Yet notwithstanding the event's exotic beauty, it's not in Arabia that this fast for God, community, mind and body is pursued with the greatest rigor, according to Abdulwahab Alkebsi, executive director of the Washington-based Center for the Study of Islam and Democracy. "Muslims fast much better in the United States than anywhere else in the Islamic world," he said, confirming once again the discovery of cultural sociologist Raymond Williams that "immigrants are by all accounts more religious than they were before they left their homeland."
During Ramadan, all Muslims -- except children, the elderly, the insane, the chronically ill and combatants -- may not eat, drink, smoke, make love or have enemas from sunrise to sundown.
Yemeni-born Alkebsi explained why Muslims in the Western world are much more serious about these obligations than most of their co-religionists in the Middle East, for example: "We have jobs. We work. I really feel my hunger and have a headache for lack of coffee. In Islamic countries, they just sleep all day and are up all night, feasting."
At the end of the month, though, Western Muslims reap one visible reward for their enduring faithfulness. Said Alkebsi, "When Ramadan is over, I am down at least 10 pounds. In the Arab countries, many people gain that much during Ramadan."
This defeats of course the purpose of Ramadan, whose observance is one of the five "pillars" of Islam, along with faith (Aqidah), prayer (Salat), purification (Zakah) by giving a portion of one's wealth to the needy, and the pilgrimage (Hajj) to Mecca once in a believer's lifetime.
Why, then, do Muslims fast during Ramadan? They commemorate what they consider God's greatest gift, the Koran. As their tradition has it, it was during the ninth month of the lunar year in approximately 610 A.D., that the archangel Gabriel told Mohammed that God had chosen him to receive his word.
In the days that followed, Mohammed found himself dictating verses to scribes. Collectively, they became the Holy Scripture of Islam. Ever since, one-thirtieth of the Book has been recited each night of the holy month in countless mosques around the world. By the time Ramadan is over, the worshipers filling these sanctuaries to capacity will have listed to the Koran in its entirety.
Fasting is both a gift from God and a gift to him. It pleases him so much that he delights even the fasting Muslim's bad breath "is better with Allah than the fragrance of musk," the Koran says.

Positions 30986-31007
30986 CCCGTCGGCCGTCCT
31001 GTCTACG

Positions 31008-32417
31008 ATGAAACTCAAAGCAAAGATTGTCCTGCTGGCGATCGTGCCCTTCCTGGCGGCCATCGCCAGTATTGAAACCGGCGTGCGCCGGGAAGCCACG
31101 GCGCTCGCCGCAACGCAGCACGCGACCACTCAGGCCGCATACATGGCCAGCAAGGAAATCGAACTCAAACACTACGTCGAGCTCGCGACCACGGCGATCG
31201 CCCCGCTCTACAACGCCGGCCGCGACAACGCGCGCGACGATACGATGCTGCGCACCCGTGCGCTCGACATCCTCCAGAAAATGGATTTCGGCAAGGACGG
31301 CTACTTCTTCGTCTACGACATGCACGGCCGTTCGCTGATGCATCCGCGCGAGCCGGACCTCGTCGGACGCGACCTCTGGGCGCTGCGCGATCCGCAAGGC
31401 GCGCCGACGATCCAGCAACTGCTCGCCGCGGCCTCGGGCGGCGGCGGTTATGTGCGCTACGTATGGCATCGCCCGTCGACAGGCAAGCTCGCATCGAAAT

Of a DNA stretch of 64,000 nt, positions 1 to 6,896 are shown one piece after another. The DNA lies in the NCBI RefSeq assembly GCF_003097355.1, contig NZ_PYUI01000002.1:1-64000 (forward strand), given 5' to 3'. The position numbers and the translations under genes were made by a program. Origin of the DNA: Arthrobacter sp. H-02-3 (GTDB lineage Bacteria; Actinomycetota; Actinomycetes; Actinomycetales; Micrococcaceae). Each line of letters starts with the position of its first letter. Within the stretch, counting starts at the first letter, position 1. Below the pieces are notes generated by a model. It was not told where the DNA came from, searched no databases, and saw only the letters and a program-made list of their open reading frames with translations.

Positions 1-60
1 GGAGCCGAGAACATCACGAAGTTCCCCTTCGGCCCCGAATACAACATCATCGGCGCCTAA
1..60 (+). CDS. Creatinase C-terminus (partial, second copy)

Yet it is not for his own benefit that God has commanded the fast, according to Alkebsi. "Rather, he gave it to us to help us be better people." The feeling of hunger and thirst makes Muslim appreciate the fate of the needy better, said Taha Al Alwani, President of the North American Fiqh (jurisprudence) Council.
For another thing, Ramadan teaches the believers endurance for the rest of the year and perhaps helps them stop many bad habits, such as smoking. Equally important, it instills them with a sense of community. "We are not supposed to break the fast alone at sundown," explained Alkebsi, "We are to invite our neighbors, including our Christian and Jewish neighbors. Here again, I believe that we in America and Europe are the better Muslims because we do not just go through the motions as so many do in the Islamic world. We actually do invite Christians and Jews and Hindus."
However, it would probably be unfair to claim that the Ramadan routine does not have measurable effects on traditionally Muslim countries. "There is peace and tranquility. Personal hostility is at a minimum and the crime rate decreases," reported Shahid Athar, an Indian-born Muslim scholar and physician now living in Indianapolis.
How is that? Because fasting empowers man to keep unruly desires in check -- greed, vengefulness and anger, for example. After all, the purpose of Ramadan is to liberate the human soul and strengthen it morally and spiritually in order to promote peace, justice, compassion, kindness, beauty, harmony, goodness and truth.
On the first day of the new Ramadan, Abdulwahab Alkebsi pleaded for its repristination in the Western world, "where it has not been corrupted." He reminded this writer of a verse from the Koran about "those who respond to their Lord, and establish regular prayer; who conduct their affairs by mutual consultation; who spend out what we bestow on them for sustenance..." (Surah 42:38).
"Mutual consultation"--it's hard to argue with Alkebsi's contention that this sounds rather democratic. Seen in this way Islam does seem more compatible with democracy than with Middle Eastern dictatorships. "Here in the United States," Alkebsi said, "Islam is more authentic than over there."